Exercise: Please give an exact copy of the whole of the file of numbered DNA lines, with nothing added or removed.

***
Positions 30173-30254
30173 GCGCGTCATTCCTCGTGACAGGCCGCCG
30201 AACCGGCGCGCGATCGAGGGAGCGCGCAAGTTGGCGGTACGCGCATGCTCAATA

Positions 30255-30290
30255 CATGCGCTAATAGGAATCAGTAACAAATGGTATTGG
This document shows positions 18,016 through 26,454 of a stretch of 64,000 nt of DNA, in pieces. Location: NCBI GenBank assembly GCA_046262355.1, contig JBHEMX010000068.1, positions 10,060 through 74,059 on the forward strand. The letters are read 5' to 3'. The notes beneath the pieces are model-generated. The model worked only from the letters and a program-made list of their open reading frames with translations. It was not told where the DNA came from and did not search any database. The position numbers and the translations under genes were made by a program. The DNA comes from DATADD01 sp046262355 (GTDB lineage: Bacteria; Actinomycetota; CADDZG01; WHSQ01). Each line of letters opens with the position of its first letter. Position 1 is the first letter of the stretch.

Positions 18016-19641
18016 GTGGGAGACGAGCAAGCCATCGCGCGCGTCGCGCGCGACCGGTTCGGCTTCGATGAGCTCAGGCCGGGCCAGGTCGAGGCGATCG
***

Positions 30173-30254
30173 GCGCGTCATTCCTCGTGACAGGCCGCCG
30201 AACCGGCGCGCGATCGAGGGAGCGCGCAAGTTGGCGGTACGCGCATGCTCAATA

Positions 30255-30290
30255 CATGCGCTAATAGGAATCAGTAACAAATGGTATTGG
This document shows positions 18,016 through 26,454 of a stretch of 64,000 nt of DNA, in pieces. Location: NCBI GenBank assembly GCA_046262355.1, contig JBHEMX010000068.1, positions 10,060 through 74,059 on the forward strand. The letters are read 5' to 3'. The notes beneath the pieces are model-generated. The model worked only from the letters and a program-made list of their open reading frames with translations. It was not told where the DNA came from and did not search any database. The position numbers and the translations under genes were made by a program. The DNA comes from DATADD01 sp046262355 (GTDB lineage: Bacteria; Actinomycetota; CADDZG01; WHSQ01). Each line of letters opens with the position of its first letter. Position 1 is the first letter of the stretch.

Positions 18016-19641
18016 GTGGGAGACGAGCAAGCCATCGCGCGCGTCGCGCGCGACCGGTTCGGCTTCGATGAGCTCAGGCCGGGCCAGGTCGAGGCGATCG